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Courting controversy

Controversy is a rare thing in B2B. Brands tend to play it safe, but when they do create a stir it can go either way.

Last month, one brand got it terribly wrong. I was shocked to see the use of blatant sexism in a product press release targeting the predominantly female HR sector.

The press release from health and protection advisers, Punter Southall Health & Protection Consulting (PSHPC), personified its new data assistant software – designed to check changes to employee details that may affect a company’s protection insurance – as a female named Gladis who is a ‘sexy, straight-talking assistant’. I mean did it really need the ‘sexy’ part? Straight-talking would have been perfectly fine.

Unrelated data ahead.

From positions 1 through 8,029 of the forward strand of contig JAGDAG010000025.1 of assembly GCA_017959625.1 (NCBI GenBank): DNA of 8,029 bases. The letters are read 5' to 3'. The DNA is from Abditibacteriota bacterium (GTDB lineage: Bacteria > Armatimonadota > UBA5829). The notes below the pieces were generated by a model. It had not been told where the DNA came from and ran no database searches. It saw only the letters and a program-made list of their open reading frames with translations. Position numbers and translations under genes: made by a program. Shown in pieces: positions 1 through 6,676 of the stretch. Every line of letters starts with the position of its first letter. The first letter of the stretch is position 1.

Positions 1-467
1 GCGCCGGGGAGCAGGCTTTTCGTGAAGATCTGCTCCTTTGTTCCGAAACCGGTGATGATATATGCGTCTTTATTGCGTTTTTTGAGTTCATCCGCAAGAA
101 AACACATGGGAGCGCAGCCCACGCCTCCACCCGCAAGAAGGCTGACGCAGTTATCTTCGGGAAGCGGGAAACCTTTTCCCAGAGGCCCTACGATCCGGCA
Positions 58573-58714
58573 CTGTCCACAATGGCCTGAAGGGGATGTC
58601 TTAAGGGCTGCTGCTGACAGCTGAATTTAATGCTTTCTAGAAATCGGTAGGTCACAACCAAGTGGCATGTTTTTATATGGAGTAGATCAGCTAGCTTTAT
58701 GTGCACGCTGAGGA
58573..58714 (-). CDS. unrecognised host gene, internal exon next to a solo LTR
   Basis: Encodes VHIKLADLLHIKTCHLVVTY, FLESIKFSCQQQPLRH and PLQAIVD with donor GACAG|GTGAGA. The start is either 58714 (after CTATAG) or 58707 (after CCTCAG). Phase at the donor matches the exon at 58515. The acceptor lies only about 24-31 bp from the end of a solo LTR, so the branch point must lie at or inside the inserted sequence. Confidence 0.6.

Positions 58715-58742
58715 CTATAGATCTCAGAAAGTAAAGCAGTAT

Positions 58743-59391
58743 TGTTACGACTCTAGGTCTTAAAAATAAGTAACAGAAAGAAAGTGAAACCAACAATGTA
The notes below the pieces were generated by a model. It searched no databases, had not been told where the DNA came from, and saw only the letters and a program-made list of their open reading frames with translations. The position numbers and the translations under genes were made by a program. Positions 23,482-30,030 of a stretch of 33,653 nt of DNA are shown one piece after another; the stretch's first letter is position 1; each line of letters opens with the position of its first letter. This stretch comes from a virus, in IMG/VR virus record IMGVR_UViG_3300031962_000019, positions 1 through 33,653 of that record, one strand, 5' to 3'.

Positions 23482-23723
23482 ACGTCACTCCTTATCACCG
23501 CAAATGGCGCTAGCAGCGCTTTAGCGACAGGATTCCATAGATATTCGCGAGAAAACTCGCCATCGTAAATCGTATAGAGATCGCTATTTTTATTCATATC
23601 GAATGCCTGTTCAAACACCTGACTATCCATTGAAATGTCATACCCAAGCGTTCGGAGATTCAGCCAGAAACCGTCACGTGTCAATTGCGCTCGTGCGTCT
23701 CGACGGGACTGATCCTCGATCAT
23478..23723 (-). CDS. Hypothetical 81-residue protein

The agency behind the campaign, Inky Blue, should hang its head in shame after saying its aim was to create a ‘warm, feminine and ever so slightly sexy character HR professionals would relate to, but not feel threatened by.’ The idea that women feel threatened by each other is extremely outdated if you ask me, and this stereotype needs to be busted not reinforced.

It might have gone down better if it had been more satirical. One company to fair slightly better is conference call provider Powwownow, whose decision to create ‘slime ball banker’ Cecil Goldwell, as part of its ‘More sense than money’ campaign mostly hit the right note with its business audience. However, it didn’t completely escape backlash after some adverts featuring its fictional character alongside slogans such as, ‘I like my coats mink, truffles white and secretaries Swedish’ were defaced after commuters took offence to the sexist slogans.

The lesson? Push the boundaries, but know your audience. Sexism isn’t going to go down well in any industry, let alone a female dominated one.